An object of the present invention is to provide a variable focus fixture for an electric light source which allows varying the focus of light output over a range of focusing patterns from a broad, diffuse area lighting pattern to a narrowly focused lighting pattern from the same fixture. A more specific object of the present invention is to provide a mounting mechanism within a high intensity lamp fixture which allows movement of the light source within the fixture relative to a reflector surrounding the light source to allow adjustment of the light focusing pattern.
Accordingly, the present invention includes a housing surrounding the light source, generally parabolic reflector and an adjustable lamp socket support mechanism for positioning the lamp socket relative to the parabolic reflector; the adjustment mechanism comprising in a preferred embodiment a manually operable screw mechanism for adjusting the position of a support bracket and lamp socket to a desired position relative to the reflector, such that the position of a lamp connected to the lamp socket relative to the reflector may be controlled to control the beam spread of the light output of the light source.
Further objects and advantages of the present invention, together with its organization, method of operation and best mode contemplated may best be understood by reference to the following description taken in conjunction with the accompanying drawings in which:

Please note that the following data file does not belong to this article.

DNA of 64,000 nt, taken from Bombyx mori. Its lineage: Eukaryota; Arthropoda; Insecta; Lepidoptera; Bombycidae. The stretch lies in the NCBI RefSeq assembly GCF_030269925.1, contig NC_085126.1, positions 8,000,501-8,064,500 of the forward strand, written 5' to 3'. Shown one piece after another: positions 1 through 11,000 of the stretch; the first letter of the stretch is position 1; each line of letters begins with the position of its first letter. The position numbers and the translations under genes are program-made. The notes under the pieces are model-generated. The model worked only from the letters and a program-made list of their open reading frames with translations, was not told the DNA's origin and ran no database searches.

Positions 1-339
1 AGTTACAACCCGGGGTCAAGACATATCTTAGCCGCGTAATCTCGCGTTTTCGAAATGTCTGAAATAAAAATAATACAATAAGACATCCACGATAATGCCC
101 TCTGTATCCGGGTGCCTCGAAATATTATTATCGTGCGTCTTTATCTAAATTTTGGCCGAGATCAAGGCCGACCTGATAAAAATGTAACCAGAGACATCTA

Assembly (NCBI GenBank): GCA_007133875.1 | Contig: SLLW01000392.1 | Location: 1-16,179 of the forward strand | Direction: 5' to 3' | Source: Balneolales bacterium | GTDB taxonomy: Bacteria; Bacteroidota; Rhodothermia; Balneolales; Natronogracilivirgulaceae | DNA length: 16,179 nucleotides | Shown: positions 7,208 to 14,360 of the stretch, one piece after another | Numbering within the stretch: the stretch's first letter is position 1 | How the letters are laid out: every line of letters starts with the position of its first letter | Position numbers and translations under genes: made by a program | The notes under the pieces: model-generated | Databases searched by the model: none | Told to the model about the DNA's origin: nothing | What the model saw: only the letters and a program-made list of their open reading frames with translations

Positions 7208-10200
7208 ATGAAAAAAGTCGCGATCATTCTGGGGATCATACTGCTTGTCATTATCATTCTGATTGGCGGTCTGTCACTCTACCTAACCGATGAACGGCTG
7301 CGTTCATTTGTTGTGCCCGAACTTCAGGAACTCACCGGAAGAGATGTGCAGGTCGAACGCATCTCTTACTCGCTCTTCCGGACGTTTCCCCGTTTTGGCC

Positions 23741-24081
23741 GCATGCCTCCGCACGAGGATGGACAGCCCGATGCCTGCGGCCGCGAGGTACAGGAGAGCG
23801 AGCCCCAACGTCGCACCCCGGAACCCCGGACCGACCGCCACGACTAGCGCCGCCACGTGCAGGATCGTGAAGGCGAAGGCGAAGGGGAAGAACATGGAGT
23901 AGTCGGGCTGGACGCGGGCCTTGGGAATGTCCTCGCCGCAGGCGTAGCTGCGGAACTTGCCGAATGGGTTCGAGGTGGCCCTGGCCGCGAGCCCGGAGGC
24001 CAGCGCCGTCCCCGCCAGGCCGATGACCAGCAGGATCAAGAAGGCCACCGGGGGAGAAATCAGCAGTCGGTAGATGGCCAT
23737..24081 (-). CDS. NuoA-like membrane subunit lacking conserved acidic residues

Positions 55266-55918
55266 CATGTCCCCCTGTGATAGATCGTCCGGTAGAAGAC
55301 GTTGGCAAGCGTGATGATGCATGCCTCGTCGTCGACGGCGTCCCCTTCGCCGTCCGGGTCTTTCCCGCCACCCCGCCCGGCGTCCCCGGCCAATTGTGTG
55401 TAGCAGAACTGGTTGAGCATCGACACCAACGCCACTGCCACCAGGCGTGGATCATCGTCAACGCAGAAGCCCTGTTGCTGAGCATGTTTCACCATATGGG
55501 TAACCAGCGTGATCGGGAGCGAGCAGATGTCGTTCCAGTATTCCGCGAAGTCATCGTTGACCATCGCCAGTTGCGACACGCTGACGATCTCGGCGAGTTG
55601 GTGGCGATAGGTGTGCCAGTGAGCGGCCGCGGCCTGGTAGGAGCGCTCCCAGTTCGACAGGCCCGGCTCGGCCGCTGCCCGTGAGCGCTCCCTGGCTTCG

FIG. 1a is a schematic elevation view illustrating the adjustable lamp support the present invention;
FIG. 1b is a detailed enlargement of a portion of the mechanism shown in FIG. 1a;
FIG. 2 is an end view of the mechanism illustrated in FIG. 1a;
FIG. 3 is a schematic side elevation view along line 3--3 of the mechanism illustrated in FIG. 1a; and
FIG. 4 is a graph illustrating the relative light output from the fixture relative to the angle of the viewer with respect to the axis of the lamp for several adjustments of the lamp relative to the reflector for a specific lamp made according to the present invention.